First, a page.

A second collective lawsuit seeking to claim damages from Google on behalf of UK online publishers has launched – apparently in direct competition with the first.

The new lawsuit, filed on Thursday by former Guardian technology editor Charles Arthur and law firm Hausfeld, claims publishers are collectively entitled to compensation of up to £3.4bn.

Both claims want to be opt-out – meaning relevant publishers will be automatically represented in the suit. But first the Competition Appeal Tribunal will need to choose a class representative and certify the suit as opt-out.

The first claim was filed in November by law firms Geradin Partners and Humphries Kerstetter and has former Ofcom director Claudio Pollack as the class representative.

That claim alleges that Google’s dominance and abuse of each part of the online ad market diminished digital ad revenue for UK publishers since 2014 by up to 40%. It is seeking up to £13.6bn in damages from the tech giant.

The details of the Humphries Kerstetter claim are not yet public, but a partner there, Toby Starr, told Press Gazette earlier in March that a certification hearing – at which the CAT decided whether the claim could proceed as opt-out – would likely happen “towards the end of this year”.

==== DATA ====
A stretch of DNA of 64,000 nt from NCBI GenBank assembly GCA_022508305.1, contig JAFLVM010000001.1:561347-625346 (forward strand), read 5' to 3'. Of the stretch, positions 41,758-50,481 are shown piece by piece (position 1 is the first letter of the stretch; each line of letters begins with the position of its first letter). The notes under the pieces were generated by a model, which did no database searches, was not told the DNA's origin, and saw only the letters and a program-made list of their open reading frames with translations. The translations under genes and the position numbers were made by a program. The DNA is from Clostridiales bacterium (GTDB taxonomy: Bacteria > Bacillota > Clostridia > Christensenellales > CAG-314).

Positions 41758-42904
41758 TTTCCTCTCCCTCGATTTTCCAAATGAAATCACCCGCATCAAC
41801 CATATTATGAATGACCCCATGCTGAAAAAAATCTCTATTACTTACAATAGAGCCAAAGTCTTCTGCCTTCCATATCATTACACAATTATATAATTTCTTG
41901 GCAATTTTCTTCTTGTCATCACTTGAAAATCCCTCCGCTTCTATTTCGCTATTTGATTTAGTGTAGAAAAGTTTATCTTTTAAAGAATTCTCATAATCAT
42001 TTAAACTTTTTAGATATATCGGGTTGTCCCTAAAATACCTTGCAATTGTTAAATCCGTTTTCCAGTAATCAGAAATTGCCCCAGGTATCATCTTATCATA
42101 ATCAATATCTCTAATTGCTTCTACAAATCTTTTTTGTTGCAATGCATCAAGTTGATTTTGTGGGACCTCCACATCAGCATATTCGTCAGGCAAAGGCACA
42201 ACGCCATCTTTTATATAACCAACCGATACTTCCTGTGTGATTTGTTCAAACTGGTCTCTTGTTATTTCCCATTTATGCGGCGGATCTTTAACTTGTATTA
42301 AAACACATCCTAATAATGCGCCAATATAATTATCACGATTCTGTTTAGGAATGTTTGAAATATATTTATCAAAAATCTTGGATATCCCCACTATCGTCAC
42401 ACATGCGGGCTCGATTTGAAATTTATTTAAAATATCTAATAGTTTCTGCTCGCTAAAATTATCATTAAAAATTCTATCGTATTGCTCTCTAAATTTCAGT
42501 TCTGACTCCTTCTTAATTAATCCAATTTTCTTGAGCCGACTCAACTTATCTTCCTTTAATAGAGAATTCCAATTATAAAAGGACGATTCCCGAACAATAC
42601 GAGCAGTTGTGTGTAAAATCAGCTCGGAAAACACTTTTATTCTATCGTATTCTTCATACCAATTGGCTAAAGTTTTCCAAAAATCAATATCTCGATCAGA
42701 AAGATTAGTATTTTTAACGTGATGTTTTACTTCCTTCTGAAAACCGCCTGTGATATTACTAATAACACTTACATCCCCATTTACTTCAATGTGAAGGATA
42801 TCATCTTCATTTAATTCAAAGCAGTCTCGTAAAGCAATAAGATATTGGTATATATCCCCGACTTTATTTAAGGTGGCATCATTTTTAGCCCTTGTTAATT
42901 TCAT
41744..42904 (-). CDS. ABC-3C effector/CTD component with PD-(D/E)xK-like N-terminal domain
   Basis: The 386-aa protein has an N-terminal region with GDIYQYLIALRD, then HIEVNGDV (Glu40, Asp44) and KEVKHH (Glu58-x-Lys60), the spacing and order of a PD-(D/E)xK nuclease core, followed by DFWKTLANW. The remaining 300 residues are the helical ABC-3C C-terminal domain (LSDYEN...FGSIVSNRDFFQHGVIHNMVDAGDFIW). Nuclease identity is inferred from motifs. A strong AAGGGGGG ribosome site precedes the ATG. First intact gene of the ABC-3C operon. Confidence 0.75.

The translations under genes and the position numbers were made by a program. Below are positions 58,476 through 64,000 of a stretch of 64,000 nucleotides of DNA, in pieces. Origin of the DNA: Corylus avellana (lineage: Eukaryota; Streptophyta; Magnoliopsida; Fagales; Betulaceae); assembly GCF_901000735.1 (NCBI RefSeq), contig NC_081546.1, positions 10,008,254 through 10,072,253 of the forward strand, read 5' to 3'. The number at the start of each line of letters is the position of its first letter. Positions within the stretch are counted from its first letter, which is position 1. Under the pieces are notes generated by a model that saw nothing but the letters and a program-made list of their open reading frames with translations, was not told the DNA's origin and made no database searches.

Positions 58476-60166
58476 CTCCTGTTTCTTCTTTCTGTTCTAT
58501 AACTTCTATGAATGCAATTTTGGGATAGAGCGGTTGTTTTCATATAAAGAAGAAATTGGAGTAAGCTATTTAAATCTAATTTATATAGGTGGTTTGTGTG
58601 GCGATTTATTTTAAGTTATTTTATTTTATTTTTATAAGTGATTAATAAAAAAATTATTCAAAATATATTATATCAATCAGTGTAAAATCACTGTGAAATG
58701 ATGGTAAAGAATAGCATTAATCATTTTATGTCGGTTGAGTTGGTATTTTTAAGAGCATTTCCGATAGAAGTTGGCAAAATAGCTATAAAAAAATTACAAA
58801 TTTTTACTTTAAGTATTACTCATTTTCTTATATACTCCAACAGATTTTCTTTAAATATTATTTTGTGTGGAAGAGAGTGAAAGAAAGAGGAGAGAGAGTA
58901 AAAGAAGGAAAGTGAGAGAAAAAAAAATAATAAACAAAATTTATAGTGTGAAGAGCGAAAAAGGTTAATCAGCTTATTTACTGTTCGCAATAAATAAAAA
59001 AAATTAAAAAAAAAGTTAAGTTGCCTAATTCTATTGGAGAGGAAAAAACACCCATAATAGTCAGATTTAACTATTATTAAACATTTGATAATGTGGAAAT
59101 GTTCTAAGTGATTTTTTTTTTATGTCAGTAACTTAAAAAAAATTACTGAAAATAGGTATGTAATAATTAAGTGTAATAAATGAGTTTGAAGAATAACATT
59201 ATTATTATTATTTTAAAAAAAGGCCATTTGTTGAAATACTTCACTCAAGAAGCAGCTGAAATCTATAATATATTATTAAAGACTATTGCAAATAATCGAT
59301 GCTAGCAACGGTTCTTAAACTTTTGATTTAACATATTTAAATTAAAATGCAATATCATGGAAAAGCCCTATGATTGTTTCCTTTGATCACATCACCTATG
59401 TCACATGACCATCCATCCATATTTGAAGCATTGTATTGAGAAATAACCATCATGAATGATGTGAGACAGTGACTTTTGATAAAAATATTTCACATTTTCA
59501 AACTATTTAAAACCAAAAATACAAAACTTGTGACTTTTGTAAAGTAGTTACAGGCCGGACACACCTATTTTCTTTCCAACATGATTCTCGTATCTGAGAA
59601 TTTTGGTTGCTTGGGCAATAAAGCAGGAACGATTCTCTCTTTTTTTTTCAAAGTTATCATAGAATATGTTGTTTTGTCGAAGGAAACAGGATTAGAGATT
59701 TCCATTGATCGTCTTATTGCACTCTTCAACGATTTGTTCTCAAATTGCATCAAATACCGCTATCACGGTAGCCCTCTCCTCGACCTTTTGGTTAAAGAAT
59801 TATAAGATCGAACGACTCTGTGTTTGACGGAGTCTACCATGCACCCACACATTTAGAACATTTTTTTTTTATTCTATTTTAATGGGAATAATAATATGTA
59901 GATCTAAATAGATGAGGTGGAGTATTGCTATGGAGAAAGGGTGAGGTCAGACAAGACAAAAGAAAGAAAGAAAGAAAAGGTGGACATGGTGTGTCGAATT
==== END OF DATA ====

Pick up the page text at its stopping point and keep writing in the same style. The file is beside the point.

“After that, there will be a process which is more familiar to most litigation lawyers: going through exchanges of documents, exchanges of witness statements and expert reports. And then a trial and those steps are expected to take another two to three years after the certification hearing.”


*record scratch* *freeze frame* Yup that’s me. The claim against Google is on the same behaviour that earned it a €220m fine – unopposed – from the French competition authority in June 2021, and which the US Department of Justice is seeking to prosecute. The UK suits are what would be known in the US as “class actions”, seeking reparation on behalf of a large group that has lost out by a large amount cumulatively, but for whom seeking action individually wouldn’t make sense financially.

As that last paragraph suggests, this might not be resolved in the sort of timescale familiar in the world of technology, but very familiar to the legal world.